I'm Not Made of Stone

80415d45d1608818ffc44f6daba2a2c0.jpgTwo years ago today, Megan was admitted to the hospital for the final time.  Her rejection had already been diagnosed months before, and she was heading in for a yet another check-up and round of tests.  Her dad was going to take her to the appointment, I was going to head to work, and she would be back in the evening.

 

I carried her to the car that morning.  She was too weak to even walk the 20 or so steps from our living room to his vehicle.  I loaded up her portable oxygen tanks, made sure she had extra tubing for them, a blanket on her lap, and kissed her goodbye.


That was the last time I would see her leave the house without me.

I went about my day at work after that.  Standard stuff, really.  Get to work, have a meeting or two, plug away at the monotony of IT, go to lunch, and so on.  After lunch though, I got a call from her dad.  Her rejection had seriously worsened, the tests were very stressful on her, and they had her sedated in the ICU.  If there was anything sudden about losing her, this was it.  I clarified everything with her father...that she wouldn’t be coming home tonight, that they had her on full-support with a ventilator, she wasn’t awake or even able to be awake, and I went directly to my boss to tell him I was leaving.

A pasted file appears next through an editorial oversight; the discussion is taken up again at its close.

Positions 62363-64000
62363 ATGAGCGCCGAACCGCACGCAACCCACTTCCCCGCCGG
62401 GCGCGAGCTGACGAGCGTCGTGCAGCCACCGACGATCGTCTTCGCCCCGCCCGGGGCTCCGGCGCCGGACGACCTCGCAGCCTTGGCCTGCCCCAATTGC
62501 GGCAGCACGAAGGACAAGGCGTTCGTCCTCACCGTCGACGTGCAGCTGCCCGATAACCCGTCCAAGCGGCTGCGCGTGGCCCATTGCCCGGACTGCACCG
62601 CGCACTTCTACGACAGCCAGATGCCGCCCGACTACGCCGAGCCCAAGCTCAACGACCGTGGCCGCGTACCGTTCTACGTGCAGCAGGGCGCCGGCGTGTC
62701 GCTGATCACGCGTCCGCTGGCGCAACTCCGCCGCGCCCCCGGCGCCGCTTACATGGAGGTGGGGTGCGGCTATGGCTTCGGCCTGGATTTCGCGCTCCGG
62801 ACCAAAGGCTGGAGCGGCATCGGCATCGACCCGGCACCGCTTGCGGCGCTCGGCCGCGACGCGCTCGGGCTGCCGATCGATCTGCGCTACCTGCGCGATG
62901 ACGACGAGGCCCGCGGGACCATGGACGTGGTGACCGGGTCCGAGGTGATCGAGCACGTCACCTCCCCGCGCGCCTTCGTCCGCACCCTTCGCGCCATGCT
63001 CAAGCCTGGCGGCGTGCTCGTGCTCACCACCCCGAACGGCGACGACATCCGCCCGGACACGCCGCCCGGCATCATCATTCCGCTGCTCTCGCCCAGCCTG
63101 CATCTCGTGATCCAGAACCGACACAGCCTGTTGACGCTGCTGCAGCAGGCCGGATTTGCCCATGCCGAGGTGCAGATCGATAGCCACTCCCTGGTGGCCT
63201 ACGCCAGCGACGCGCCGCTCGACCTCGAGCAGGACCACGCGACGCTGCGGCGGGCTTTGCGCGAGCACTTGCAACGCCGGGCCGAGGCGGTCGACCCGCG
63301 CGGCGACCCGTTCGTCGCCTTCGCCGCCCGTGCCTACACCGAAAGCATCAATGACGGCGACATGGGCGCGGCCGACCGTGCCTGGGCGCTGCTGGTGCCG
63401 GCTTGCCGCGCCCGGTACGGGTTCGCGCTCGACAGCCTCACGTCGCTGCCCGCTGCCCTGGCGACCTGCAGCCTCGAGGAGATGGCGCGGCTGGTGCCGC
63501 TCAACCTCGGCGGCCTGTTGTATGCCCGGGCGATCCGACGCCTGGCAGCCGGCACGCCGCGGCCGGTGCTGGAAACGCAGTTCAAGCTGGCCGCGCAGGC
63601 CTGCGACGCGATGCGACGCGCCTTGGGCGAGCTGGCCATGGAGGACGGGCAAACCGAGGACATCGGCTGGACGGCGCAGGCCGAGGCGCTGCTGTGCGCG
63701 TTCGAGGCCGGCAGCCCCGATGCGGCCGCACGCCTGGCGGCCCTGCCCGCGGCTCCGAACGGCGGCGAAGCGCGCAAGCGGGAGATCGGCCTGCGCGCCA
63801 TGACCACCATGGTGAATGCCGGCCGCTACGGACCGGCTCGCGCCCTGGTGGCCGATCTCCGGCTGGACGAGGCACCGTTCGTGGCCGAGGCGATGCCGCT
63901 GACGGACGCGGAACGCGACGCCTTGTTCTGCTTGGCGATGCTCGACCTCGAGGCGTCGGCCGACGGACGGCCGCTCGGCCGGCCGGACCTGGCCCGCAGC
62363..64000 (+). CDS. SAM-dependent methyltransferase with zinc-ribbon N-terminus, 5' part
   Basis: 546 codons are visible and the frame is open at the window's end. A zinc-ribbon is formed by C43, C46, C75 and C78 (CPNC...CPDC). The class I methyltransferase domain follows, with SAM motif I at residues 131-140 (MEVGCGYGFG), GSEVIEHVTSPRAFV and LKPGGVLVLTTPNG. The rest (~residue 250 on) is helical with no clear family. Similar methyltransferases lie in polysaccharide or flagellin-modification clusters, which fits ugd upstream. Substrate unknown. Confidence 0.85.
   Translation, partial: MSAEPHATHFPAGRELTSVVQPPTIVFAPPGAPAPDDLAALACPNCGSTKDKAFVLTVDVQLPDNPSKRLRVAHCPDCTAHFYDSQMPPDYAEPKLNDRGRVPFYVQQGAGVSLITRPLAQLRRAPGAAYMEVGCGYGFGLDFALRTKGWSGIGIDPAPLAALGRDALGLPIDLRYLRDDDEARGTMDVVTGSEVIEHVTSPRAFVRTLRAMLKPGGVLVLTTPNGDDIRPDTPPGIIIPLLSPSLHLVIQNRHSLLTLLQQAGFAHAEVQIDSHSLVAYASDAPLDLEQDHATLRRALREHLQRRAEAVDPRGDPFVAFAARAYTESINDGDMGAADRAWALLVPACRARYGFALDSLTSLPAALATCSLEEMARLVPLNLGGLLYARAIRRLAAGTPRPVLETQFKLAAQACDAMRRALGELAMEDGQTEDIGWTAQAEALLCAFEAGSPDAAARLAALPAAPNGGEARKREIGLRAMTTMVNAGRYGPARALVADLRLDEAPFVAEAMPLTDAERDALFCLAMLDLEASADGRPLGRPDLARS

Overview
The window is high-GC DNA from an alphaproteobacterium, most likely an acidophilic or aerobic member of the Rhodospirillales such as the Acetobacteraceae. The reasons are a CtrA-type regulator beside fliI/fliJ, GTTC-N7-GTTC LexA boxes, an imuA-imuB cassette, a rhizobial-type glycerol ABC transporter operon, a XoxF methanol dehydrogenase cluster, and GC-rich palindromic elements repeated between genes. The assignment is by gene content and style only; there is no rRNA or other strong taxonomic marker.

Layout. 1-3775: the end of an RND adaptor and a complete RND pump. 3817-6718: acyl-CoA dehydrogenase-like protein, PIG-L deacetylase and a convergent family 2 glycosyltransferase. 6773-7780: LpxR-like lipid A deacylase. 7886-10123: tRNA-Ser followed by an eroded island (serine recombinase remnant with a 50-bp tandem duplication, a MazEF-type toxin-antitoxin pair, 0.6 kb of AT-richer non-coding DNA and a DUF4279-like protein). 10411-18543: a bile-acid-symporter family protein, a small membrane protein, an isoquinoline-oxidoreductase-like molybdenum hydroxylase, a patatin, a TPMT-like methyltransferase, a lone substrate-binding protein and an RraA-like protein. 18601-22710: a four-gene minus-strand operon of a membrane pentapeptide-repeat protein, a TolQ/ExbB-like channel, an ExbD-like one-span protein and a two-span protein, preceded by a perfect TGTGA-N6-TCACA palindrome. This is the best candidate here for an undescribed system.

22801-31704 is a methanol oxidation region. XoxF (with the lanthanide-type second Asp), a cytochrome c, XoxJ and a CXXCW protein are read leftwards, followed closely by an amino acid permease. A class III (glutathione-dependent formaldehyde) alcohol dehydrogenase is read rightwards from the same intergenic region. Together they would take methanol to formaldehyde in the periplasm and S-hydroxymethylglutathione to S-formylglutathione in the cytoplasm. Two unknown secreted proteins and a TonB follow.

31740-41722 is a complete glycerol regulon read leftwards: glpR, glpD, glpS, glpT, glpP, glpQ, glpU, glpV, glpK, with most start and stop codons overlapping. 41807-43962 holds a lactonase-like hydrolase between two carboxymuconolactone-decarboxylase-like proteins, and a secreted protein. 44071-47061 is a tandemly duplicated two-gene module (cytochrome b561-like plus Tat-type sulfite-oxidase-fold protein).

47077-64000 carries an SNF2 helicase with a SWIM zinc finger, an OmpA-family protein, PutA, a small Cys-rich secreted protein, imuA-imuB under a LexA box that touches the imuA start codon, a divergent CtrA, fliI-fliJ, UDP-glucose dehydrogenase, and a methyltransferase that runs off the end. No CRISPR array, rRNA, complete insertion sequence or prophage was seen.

As I drove towards Cleveland, a little over an hour away, I tried not to picture what I was about to walk into.  I had seen it before, when she had her transplant, but that was with the knowledge that she was recovering, not degrading.  I didn’t know if I would ever speak with or even interact with her ever again this time.  Visions kept creeping in though, and by the time I arrived at the hospital, I was a wreck.  Actually navigating through the hospital corridors and arriving, I lost any hope of containing my emotions upon laying eyes on her.  

 

I may have cried for an hour or more before a doctor arrived.  Nurses had been in and out, but it was a doctor I needed to speak with at that point.  She explained to me that the sedation and ventilator was a precaution for the time being until she could slowly be reawakened, but chances were that she would indeed need a tracheotomy and a long hospital stay.  We discussed her prospects for being listed for another transplant, what the next few days would hold, and what medications she was currently on.  I sat there the rest of the evening with her.  I contacted her friends and our family to let them know what was going on, and made sure that if her sedation wore off at all, I called the nurses over for guidance.  I flipped back into the “caretaker” mode that I had been in for so many years before, but I was gathering as much help as I could, because this particular situation was completely foreign to me.